“Resilience is about learning from the challenges.” With Heidi Wong & Fotis Georgiadis

For me, resilience is about learning from the challenges you’ve faced and applying those challenges to new situations in order to thrive. My dad, who’s one of my role models, would always tell me “if you’re not scared, you’re not doing it right.” In this interview series, we are exploring the subject of resilience among […]

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For me, resilience is about learning from the challenges you’ve faced and applying those challenges to new situations in order to thrive. My dad, who’s one of my role models, would always tell me “if you’re not scared, you’re not doing it right.”

In this interview series, we are exploring the subject of resilience among successful leaders. Resilience is one characteristic that many successful leaders share in common, and in many cases it is the most important trait necessary to survive and thrive in today’s complex market.

I had the pleasure of interviewing Heidi Wong, a poet, artist, philanthropist, and content creator. Throughout Wong’s life, she has been no stranger to hard work, resilience, and ambition.

At only 10 years old, Wong began her record setting streak of national art competition wins in China that continued for six consecutive years. At 15, she released her first poetry anthology. At 17, she raised over 43,000$ for cancer research in China by auctioning off one of her paintings. Now at 21 and with no intention of slowing down, Wong has been published in countless magazines, shown her artwork worldwide, and authored another poetry anthology titled The Blue Velvet Dress Says I Told You So.

With a unique written voice and an equally strong color palette, Wong has definitely proved herself to be a multi-talented young artist. Today, Wong continues to dazzle the world by setting an example for her quarter of a million fans as an iconic figure of confidence, artistry, and female power.

Thank you so much for joining us! Our readers would love to get to know you a bit better. Can you tell us a bit about your backstory?

I’m a poet and artist from Hong Kong. I was raised in Beijing, but I also spent quite a bit of time in New York growing up. I now live between Hong Kong, Beijing, and New York City. I’m also a student at Hamilton College, majoring in Creative Writing and Art. Being a young synesthetic woman of color, I try to represent my experience in my work by encapsulating personal events through visual and narrative storytelling.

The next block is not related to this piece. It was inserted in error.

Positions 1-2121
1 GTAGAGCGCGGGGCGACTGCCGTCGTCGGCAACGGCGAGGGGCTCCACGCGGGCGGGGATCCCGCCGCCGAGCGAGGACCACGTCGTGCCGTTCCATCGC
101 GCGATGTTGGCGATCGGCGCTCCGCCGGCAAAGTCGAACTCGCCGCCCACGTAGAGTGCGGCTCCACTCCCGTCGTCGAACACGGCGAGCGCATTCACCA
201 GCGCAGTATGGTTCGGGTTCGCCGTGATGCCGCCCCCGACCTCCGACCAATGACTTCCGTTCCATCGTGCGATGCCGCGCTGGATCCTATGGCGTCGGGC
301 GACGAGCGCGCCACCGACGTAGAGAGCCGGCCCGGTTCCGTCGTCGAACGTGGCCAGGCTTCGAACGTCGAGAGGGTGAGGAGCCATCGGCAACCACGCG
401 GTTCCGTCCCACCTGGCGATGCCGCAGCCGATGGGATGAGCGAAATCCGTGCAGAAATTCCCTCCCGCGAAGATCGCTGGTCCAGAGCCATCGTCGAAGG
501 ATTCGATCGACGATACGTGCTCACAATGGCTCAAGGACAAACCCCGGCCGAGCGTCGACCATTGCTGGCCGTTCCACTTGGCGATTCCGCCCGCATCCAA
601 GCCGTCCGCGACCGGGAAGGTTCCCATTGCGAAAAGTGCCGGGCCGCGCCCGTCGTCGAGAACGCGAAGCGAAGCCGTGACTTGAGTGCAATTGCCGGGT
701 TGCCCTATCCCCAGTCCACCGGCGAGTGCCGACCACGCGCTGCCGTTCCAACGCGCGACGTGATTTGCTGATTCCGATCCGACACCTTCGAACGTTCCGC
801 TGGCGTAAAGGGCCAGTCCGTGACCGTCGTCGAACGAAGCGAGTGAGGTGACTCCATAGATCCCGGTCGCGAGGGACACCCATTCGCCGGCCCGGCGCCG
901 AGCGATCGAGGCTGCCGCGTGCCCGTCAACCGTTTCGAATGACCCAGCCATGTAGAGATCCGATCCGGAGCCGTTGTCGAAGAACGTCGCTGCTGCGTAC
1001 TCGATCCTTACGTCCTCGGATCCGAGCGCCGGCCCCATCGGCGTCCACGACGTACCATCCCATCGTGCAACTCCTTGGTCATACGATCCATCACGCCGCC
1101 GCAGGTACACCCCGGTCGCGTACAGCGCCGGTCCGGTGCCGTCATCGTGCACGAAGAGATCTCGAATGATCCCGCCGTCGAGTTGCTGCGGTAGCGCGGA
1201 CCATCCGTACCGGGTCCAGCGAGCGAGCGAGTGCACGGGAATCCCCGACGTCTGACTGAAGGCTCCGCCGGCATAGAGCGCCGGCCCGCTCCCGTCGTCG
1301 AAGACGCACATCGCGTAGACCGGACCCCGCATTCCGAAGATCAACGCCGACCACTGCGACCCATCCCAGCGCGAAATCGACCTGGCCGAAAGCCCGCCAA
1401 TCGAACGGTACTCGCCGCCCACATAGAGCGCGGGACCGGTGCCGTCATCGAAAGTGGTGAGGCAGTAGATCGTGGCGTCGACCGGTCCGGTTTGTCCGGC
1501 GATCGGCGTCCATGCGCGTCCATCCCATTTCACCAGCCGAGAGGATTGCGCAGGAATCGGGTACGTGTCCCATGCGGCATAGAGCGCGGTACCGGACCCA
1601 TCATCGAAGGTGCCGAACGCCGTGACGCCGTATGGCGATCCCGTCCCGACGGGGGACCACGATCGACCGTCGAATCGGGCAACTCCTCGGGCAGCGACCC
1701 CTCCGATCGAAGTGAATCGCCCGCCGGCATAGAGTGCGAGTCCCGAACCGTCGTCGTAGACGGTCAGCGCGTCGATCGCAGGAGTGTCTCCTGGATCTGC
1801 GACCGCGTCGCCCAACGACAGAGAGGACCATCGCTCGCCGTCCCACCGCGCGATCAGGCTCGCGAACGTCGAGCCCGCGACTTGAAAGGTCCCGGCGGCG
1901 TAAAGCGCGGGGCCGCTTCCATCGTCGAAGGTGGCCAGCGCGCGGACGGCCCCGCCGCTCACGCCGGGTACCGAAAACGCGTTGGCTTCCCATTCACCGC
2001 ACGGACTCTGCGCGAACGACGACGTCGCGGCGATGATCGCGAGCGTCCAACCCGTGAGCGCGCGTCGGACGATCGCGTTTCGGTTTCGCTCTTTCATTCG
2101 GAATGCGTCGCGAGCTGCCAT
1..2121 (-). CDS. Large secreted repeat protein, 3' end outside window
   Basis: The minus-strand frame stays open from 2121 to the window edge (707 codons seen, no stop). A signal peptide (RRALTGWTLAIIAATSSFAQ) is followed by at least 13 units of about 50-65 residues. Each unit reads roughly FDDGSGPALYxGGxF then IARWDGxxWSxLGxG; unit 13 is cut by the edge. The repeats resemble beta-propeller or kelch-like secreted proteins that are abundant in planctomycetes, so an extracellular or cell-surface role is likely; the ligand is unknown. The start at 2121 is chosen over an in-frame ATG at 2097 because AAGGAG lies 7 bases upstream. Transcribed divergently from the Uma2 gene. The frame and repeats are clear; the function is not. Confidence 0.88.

Can you share with us the most interesting story from your career? Can you tell us what lessons or ‘take aways’ you learned from that?

This one’s the most recent story I have. This past summer I was thinking about the past six or so years I’ve spent posting my art and poetry on Instagram and began to wonder whether people like my work because it truly touched them, or because other people seemed to like it too. Gaining an audience on social media is mostly a ripple effect. One person like it, shares it, then before you know it people are talking about your work and you’ve got a following.

I had already applied and been accepted to the NYU Writers in New York summer program, which is essentially a group of young poets workshopping each other’s poems in a mock-MFA setting. I thought during this program, I’d try something different.

My career has always been a huge part of my life and identity. In my college, a lot of people know about what I’ve done before they know who I am. I wanted to turn that around and see if my work could stand on its own two feet. Because social media intensifies the correlation between the legitimacy of subjective experiences such as poetry with quantifiable “likes,” I wanted to eliminate people’s tendencies to adapt a herd mentality as much as possible and discover if just my words on the page were enough. That led to my promise to myself: during the summer, no matter how stressed about work I was, no matter what news I received, I would not talk about my career. This included, of course, my Instagram, my book deal at the time, etcetera.

It wasn’t the easiest. Because we spent so much time together as a tight knit group, there were details I had to work around. For example, after class when everyone would go to lunch together, I’d often have to make an excuse and run off to take a business call, speak to my publisher about my upcoming book, or find time to make content. (This didn’t always make me feel the greatest. A part of me definitely felt guilty, so I was quite relieved when one of my classmates pulled up my Instagram and confronted me during a group lunch. Thankfully everyone understood my intentions and we all laughed about it later.)

But allowing myself to distance my identity from my productivity forced me to dig deeper and the parts of myself that are valuable yet separate from my career — the details I had gotten used to dismissing as unimportant: I either binge watch reality TV or horror movies, there’s no in between. I had a rottweiler puppy when I was a kid, and when he passed away I wrote him a farewell letter and buried it in my back yard. I think winging out my eyeliner and getting my cup of cold brew from the café next to my apartment in East Village are absolute essentials to start my day. Listening to The Killers reminds me of childhood. Playing piano calms me down. The most heartwarming outcome from this was by showing other people these parts of me, I got to appreciate myself more too. I learned that I am valuable and interesting beyond my productivity, which is something I’m still reminding myself every day when things get overwhelming.